Beliefnet
Windows and Doors

Normally, I save my musings about American Girl dolls and their roll in life for home – we have three daughters ranging in age from 15 – 8, so it’s not unfamiliar territory. But comments about the release of the new doll, due out May 31st, are stunningly revelatory about common attitudes towards Jews and Jewishness in America. And I don’t mean on the part of the manufacturers, but on the part of Jews.
Let’s start with the fact that this is the 14th doll in the American Girl series, but it’s being greeted like something for which we have been waiting with as much anticipation as we do the Messiah. I mean I understand the value of having dolls which reflect and affirm the experience of the kids who play with them, but I also like the fact that my youngest daughter chose a doll that is not even Caucasian, let alone Jewish!
I also find it a little weird when other writers and bloggers make declarations like “this is our history, right here in this doll”. Oh really, which “our” do they mean?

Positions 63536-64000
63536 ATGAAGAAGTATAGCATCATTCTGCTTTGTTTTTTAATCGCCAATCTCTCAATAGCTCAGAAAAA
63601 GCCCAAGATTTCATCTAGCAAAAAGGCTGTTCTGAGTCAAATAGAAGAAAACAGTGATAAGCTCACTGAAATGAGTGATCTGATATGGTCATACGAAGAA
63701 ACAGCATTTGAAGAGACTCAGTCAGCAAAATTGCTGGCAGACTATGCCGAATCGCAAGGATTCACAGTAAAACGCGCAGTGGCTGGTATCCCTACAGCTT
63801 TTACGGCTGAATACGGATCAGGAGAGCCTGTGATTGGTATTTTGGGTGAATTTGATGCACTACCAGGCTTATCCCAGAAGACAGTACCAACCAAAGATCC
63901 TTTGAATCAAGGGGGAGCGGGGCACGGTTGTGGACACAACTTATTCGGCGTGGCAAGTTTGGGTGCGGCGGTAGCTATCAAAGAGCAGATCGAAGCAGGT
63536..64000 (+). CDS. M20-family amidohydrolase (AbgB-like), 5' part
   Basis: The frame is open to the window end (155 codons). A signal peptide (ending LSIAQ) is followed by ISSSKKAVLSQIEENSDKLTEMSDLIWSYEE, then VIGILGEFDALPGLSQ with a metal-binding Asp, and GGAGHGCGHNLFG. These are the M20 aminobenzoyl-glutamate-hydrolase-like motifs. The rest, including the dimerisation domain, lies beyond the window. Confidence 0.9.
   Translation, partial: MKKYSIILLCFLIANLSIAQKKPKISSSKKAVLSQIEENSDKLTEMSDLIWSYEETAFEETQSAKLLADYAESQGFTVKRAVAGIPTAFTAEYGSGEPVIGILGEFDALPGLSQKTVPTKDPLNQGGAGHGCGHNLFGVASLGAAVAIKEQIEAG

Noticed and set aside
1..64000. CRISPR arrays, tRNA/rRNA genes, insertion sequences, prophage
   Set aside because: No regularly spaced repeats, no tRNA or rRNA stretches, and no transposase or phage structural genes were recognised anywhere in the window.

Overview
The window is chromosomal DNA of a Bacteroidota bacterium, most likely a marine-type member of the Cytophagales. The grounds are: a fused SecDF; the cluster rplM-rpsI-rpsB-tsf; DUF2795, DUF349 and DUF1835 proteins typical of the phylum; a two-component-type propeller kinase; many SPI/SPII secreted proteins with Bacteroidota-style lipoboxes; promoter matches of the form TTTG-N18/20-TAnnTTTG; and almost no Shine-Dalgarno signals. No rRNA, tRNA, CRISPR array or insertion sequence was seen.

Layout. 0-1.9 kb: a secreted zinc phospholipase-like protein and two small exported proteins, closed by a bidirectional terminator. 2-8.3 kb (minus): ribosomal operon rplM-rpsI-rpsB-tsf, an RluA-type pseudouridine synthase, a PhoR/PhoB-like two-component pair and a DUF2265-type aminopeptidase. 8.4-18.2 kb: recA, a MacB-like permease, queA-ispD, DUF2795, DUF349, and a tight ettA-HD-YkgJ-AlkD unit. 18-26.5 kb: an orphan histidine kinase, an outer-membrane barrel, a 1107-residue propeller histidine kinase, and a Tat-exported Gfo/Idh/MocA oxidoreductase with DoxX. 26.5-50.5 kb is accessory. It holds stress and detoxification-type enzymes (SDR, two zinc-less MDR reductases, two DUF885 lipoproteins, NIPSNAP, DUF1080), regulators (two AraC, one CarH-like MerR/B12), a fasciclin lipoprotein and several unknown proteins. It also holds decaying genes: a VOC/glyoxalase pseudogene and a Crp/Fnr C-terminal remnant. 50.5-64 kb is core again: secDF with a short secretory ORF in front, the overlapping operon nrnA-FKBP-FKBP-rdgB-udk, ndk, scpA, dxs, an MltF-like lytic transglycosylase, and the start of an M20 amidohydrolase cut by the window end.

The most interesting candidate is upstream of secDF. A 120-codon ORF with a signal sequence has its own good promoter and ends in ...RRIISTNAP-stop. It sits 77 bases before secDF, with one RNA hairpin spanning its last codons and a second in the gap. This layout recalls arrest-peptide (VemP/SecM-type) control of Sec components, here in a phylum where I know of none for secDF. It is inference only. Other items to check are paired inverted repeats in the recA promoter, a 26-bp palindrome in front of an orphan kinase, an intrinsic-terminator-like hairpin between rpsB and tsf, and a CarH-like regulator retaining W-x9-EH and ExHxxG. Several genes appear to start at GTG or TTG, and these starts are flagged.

I know that a large percentage of American Jews have roots in eastern Europe, but a large percentage today also have roots in Ireland, Mexico, and Japan, just to name a few. And that doesn’t even address that the first Jews to come to America, more than 200 years before this doll’s parents arrived from Russia, were Sephardim!
We are a community that has entered Jewish life through inter-marriage, adoption, conversion, etc. And it would be far more interesting to address what it means to celebrate the Jewishness that could be found in any of the 13 previously created dolls, for none of whom that I know, does religion play nearly the role it does in the biography of little Rebecca Rubin.
It’s not that I think this is a bad thing. In fact, the more dolls the better….except for my budget. I am just not sure why having dolls whose “life” stories are written by an author who struggled to come of age as a Jew in the 50’s, is the place to begin for little Jewish girls today.

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